UnitedHealthcare has agreed to pay up to $12 million to 37 states to settle insurance commissioners’ concerns over the company’s claims payment services.
Based on complaint data, some of the states in 2004 launched an analysis of UnitedHealthcare companies’ compliance with insurance regulations, according to the settlement agreement. The analysis, aided by the National Association of Insurance Commissioners, identified “areas of concern” involving claims handling and administrative practices.
In addition to the payment, which could grow to as much as $20 million if other states join, the agreement establishes a framework and calls for an independent monitor to evaluate the companies’ performance through 2010 in several areas. They include whether the companies investigate, pay and deny claims on time and correctly; address complaints quickly and thoroughly; and provide accurate explanation of benefits.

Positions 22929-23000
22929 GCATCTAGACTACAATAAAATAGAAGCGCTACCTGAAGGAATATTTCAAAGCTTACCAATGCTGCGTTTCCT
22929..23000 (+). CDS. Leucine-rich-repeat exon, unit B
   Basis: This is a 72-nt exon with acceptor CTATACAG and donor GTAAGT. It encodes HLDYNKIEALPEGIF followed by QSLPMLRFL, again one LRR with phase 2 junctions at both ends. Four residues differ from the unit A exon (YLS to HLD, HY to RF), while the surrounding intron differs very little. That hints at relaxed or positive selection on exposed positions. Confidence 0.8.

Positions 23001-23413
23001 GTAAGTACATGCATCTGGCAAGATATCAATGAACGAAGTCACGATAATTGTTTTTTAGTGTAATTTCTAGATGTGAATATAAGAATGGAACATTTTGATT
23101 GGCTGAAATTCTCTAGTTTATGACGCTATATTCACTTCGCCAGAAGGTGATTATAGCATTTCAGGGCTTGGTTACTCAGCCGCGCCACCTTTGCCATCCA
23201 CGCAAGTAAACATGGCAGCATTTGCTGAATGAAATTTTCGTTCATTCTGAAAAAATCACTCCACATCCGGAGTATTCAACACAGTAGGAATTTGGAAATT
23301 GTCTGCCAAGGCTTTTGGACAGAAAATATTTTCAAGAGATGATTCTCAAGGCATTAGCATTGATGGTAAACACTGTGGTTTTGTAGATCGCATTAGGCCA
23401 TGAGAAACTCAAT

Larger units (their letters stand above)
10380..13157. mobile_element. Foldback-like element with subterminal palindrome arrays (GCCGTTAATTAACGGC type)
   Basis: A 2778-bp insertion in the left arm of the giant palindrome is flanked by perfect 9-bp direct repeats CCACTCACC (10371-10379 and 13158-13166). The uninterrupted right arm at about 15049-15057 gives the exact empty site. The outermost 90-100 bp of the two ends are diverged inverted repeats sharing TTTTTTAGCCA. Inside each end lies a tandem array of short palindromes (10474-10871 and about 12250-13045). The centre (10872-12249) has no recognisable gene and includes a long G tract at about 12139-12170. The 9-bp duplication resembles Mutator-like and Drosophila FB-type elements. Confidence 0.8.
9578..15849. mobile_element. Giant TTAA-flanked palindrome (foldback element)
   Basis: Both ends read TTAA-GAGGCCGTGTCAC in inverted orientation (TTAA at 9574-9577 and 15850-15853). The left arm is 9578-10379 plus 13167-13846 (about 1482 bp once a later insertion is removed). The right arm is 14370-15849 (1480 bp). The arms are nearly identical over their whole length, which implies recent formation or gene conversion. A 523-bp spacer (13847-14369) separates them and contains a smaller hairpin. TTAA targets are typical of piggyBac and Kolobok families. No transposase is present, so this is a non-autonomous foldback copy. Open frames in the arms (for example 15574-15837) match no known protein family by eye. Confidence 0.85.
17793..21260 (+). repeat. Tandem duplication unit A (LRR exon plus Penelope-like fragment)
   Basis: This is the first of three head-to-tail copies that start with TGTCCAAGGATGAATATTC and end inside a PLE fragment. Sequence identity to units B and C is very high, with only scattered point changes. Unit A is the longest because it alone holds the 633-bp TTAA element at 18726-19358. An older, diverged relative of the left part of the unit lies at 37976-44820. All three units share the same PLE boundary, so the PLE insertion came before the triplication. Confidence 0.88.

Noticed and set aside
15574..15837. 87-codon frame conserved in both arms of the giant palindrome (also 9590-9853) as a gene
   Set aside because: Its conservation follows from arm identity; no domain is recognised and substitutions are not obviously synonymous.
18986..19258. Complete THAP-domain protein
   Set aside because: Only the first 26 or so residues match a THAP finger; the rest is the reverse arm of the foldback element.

Arkansas, Connecticut, Florida, Iowa and New York took the lead in working toward a resolution with UnitedHealthcare. A news release from parent UnitedHealth Group said the agreement “affects substantially all of UnitedHealthcare’s commercial health plans.”
Kenneth Burdick, UnitedHealthcare’s chief executive officer, said in the release that the agreement “breaks new ground in how we can work with states across the country for the benefit of our members and business partners.”
The companies “neither admit nor deny the regulatory findings and desire to enter into this agreement in order to promote regulatory efficiency, to avoid disruption to insureds, enrollees, and vendors, and are willing and desirous to resolve all multistate areas of concerns,” according to the agreement. -- by Gregg BleschWhat do you think?
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